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Decongested Oakland calls for cargo

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CALIFORNIA : Port of Oakland officials are calling on shipping lines to route more cargo in its berths as the port sees no backlog on docks, while other Californian ports are facing significant supply chain hardships.

The port urged the restoration of shipping services that have bypassed Oakland since summer as its marine terminals are not congested like competing ports facing delays and unprecedented traffic.

“There’s no congestion at the Oakland seaport, and we’re ready for more business,” confirmed Port of Oakland Maritime Director, Bryan Brandes. “We need ocean carriers to reinstate services in order to stabilise the supply chain, and our import and export partners echo this sentiment.”

Containerised cargo volume has been increased by 4.2% in 2021 but the Port of Oakland claims there is the capacity to accommodate more boxes. The port has not experienced vessel backlogs since August, contrary to Southern California ports where up to 70 ships daily wait at anchor for berth space, according to an announcement.

Oakland’s call for cargo comes as the United States struggles to remedy supply chain gridlock. Ports on the west, gulf and east coasts have reported crippling delays in moving cargo and this congestion has led to merchandise shortages as well as rising inflation.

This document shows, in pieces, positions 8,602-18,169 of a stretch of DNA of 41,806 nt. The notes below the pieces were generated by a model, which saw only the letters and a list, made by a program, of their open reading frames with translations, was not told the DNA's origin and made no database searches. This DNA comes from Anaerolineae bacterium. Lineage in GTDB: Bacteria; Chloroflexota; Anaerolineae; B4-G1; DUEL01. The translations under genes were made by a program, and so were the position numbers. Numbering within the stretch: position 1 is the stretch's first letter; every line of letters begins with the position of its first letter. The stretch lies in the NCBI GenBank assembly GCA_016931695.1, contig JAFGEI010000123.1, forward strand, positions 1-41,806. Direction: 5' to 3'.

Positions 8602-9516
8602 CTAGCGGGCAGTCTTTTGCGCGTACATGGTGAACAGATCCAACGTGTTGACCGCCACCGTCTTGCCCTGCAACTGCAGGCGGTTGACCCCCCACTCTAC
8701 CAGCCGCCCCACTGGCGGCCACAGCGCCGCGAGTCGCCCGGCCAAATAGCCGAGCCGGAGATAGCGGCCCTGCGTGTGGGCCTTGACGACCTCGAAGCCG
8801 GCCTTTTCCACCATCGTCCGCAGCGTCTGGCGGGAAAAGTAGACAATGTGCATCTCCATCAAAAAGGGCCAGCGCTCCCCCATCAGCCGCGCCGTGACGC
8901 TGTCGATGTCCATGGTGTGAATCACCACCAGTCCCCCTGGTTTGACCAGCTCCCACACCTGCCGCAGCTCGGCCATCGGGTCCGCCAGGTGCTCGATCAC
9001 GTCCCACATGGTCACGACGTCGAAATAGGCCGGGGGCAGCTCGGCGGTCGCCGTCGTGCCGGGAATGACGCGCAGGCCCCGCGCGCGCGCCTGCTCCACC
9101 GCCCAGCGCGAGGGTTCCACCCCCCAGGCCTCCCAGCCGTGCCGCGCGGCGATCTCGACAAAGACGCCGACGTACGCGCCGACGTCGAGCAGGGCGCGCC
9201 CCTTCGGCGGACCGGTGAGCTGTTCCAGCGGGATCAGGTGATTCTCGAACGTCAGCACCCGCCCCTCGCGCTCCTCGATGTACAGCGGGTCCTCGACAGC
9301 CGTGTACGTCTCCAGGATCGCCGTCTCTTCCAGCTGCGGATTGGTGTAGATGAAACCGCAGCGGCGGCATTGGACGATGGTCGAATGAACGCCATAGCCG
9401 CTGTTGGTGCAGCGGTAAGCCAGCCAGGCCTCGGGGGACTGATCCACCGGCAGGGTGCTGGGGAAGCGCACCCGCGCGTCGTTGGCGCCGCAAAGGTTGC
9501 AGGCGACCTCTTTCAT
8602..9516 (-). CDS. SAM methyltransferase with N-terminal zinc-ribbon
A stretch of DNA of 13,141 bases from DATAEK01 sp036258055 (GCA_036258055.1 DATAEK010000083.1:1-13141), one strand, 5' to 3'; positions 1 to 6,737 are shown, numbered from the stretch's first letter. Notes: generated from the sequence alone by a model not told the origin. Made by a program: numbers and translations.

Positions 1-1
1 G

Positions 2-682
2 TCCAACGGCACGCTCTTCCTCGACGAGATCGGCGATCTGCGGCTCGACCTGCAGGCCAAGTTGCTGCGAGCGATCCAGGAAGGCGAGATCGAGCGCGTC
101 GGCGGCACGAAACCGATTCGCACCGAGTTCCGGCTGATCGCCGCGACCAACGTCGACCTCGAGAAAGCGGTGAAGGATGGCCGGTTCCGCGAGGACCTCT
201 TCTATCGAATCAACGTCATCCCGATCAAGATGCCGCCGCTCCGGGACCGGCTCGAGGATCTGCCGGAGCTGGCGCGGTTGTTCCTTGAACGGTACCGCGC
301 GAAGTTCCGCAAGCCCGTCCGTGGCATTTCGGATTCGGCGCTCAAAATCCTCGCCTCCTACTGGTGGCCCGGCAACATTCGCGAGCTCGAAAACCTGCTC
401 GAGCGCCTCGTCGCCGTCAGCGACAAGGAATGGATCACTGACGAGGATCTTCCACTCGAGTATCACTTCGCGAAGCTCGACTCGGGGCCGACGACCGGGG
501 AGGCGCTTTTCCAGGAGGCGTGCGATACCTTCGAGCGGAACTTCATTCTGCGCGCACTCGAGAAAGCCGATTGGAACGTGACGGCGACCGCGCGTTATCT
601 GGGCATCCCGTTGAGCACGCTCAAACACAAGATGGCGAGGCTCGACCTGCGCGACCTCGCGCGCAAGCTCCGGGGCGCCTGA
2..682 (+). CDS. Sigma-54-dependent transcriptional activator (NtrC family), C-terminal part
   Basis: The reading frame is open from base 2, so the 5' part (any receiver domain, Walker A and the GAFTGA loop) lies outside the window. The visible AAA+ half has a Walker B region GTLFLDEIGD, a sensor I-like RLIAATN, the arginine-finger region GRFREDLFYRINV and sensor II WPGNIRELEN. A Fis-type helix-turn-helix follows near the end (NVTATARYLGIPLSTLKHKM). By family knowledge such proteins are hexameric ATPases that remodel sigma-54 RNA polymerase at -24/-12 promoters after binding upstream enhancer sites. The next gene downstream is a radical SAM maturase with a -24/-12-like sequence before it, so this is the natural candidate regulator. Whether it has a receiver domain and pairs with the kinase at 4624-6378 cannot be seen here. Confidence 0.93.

The White House has therefore called on San Pedro Ports to open nights and weekends to move out cargo earlier this month.

Several ocean carriers omitted Oakland in recent months as the excessive Southern California delays necessitated the immediate return of some ships to Asia without stopping in Oakland. The port’s officials suggested that the traffic jam could ease if shipping lines drive ships back to Oakland, to balance the bottlenecks.

“We should see vessel calls and cargo volume recover in October and November,” said Brandes. “We have the capacity in Oakland that needs to be put to use to help shore up the supply chain and support our economy.”

According to the West Coast Port, 54 vessels stopped in Oakland last month, representing the lowest vessel call total since 2015. As a result, September import volume declined 13% and exports were also down by 18%, compared to the same month of 2020.


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